AI and autonomous weapons arms transfers

Image of a drone. Source: Emmanuel Granatello / Flickr.

The Convention on Certain Conventional Weapons—Group of Governmental Experts (CCW and GGE) on Lethal Autonomous Weapons Systems hosted its much anticipated second session on July 25–29, 2022. 

Before the talks even began, they were predicted to fail due to the lack of consensus among states regarding the regulation of AI weapons. Although there has been some progress, human rights organizations are agonizing over the slow development of the meetings, Russia’s many objections, and the lack of desire among states to impose stricter rules than the already existing 11 Guiding Principles on LAWS—lethal autonomous weapons—which seeks to apply international humanitarian law (IHL) to all weapon systems.

In the prior session, the U.S. promoted its Joint Proposal, with support from the U.S. Department of State, reaffirming that AI weapon usage needs to follow existing IHL . However, the country’s stance on “killer robots,” often called LAWS; autonomous weapons systems (AWS); and AI-enabled weapons does not advocate for a total ban on these weapons. The Joint Proposal, which is not legally binding, instead emphasizes risk assessment and mitigation. 

Another group of states instead seek implementation of their Written Commentary Calling for a Legally-Binding Instrument on Autonomous Weapon Systems. This Commentary calls for legally binding rules and principles for the production, development, possession, acquisition, deployment, transfer, and use of LAWS and AWS. 

AI technology, some argue, is outpacing the international community’s efforts to control, regulate, and ban these weapons. In unregulated and protracted conflict zones, there are concerns that these technologies in the hands of repressive regimes, proxies, and terrorist networks will lead to more civilian harm and grave human rights abuses.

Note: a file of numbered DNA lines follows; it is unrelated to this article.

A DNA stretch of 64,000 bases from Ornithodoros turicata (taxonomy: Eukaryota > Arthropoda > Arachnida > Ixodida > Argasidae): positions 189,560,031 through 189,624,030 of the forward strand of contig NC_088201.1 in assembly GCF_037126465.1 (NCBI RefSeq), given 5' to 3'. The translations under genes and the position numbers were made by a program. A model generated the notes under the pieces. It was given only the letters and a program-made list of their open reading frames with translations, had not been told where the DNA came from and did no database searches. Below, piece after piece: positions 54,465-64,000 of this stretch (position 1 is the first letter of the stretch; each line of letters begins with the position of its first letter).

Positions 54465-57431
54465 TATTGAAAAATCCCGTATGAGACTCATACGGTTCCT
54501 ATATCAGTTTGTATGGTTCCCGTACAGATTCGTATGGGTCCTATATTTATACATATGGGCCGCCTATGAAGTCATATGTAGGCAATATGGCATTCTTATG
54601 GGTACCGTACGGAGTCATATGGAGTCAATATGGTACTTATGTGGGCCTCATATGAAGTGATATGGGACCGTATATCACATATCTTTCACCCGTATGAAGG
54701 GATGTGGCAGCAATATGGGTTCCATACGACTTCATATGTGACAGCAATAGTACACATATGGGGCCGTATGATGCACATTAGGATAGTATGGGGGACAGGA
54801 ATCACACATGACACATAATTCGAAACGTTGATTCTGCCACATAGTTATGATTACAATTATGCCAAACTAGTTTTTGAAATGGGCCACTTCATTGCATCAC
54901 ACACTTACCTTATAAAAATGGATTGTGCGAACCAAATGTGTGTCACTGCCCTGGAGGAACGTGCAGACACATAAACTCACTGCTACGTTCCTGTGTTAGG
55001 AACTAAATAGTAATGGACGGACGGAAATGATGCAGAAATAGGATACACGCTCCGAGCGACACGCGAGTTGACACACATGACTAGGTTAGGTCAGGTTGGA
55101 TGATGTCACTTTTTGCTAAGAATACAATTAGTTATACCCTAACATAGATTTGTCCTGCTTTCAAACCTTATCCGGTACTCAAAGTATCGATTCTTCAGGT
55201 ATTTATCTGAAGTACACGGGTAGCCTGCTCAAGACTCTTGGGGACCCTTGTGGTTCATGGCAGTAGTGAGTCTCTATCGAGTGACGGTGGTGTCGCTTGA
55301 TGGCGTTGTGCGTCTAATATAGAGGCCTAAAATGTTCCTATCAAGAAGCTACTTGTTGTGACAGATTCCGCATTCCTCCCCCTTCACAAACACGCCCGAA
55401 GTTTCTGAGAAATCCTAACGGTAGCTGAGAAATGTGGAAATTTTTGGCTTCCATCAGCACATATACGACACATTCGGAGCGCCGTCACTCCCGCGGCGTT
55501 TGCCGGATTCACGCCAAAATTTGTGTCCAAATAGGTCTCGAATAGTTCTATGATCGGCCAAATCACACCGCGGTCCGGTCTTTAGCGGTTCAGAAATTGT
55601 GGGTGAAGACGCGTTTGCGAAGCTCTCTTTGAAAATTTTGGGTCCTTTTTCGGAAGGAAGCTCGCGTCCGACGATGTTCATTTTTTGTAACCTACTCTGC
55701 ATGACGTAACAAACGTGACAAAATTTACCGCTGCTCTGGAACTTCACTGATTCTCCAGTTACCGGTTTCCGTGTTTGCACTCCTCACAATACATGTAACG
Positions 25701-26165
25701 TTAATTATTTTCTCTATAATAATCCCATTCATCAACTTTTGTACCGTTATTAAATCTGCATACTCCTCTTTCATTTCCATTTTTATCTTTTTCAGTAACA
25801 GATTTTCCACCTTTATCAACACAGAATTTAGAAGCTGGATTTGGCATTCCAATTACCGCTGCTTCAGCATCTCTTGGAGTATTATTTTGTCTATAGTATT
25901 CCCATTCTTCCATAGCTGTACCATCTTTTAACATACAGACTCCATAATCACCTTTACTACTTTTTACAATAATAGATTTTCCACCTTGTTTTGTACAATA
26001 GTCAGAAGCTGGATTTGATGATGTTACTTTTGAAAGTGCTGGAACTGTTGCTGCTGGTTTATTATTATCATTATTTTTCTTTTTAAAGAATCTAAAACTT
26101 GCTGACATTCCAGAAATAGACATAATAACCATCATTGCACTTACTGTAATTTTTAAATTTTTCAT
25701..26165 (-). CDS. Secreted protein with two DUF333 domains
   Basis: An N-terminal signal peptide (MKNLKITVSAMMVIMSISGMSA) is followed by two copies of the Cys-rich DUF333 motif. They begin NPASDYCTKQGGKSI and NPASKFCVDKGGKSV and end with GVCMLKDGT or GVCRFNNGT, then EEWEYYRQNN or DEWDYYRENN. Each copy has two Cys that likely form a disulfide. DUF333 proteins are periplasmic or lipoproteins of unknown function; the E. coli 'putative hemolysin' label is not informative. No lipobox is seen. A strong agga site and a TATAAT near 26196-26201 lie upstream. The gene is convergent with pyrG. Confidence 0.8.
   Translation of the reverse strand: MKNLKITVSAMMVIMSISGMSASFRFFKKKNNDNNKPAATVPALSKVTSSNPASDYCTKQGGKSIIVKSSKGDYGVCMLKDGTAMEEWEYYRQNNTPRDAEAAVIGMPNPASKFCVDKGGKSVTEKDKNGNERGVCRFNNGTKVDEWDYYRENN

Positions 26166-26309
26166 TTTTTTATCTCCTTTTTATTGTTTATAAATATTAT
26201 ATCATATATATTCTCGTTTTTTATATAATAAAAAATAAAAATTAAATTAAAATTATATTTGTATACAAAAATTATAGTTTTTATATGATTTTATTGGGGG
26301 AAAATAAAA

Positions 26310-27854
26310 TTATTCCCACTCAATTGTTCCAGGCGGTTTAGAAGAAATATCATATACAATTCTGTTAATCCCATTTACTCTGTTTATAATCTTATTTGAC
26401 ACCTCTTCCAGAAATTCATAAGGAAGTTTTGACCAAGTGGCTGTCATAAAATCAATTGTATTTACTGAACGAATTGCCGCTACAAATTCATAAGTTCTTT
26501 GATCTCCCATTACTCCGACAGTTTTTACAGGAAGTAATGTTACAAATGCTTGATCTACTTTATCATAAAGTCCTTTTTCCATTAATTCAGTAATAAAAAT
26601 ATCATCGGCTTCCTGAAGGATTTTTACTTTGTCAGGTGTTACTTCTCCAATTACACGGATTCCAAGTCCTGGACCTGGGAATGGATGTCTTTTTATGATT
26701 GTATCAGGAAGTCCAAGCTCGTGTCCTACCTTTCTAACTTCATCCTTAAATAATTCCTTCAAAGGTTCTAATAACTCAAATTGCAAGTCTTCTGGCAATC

The data is clear that in the Southwest Asia and North Africa (SWANA) region, civilians are targeted by proxy warfare. In Yemen,  13,635 civilians have died since 2018 as a result of the conflict. In the SWANA region from July 9-July 11, there were 1,187 reported fatalities from all weapon types, with a reported 100 drone and air strikes occurring on July 11th alone. The UN reported in their 2021 Letter to the Security Council by the Panel of Experts in Libya that an unmanned drone “hunted down” retreating Haftar Armed Forces, who were “remotely engaged by the unmanned combat aerial vehicles of the lethal autonomous weapons.” 

Even before this report, human rights organizations brought attention to the potential devastation that AI weapons could render, including indiscriminate attacks, the lack of human emotion in close-call circumstances, misidentification, and bias within AI algorithms.

While these instances stand out, the data on exactly how many civilians have already been killed or maimed by LAWS, AWS, and technology with AI power is murky. Part of this uncertainty is due to the lack of a clear definition of AI weapons. This makes tracking violations from AI weapons more difficult because of the confusion over which attacks are counted as conducted by AI weapons rather than by more conventional means. 

AI technology, some argue, is outpacing the international community’s efforts to control, regulate, and ban these weapons.

The U.S. is no stranger to technological errors that bump up against IHL principles. For example, in 2015 the U.S. misidentified a civilian hospital as a Taliban target, due to “avoidable human error” and system and equipment failures including faulty coordinates and the failure of video imaging systems. The New York Times has also reported that the Pentagon released detailed records that provide evidence of how the  use of drones by the U.S. in aerial attacks in the SWANA region has led to misidentification and civilian deaths. The article notes that the U.S. has still not been found internationally liable for these attacks.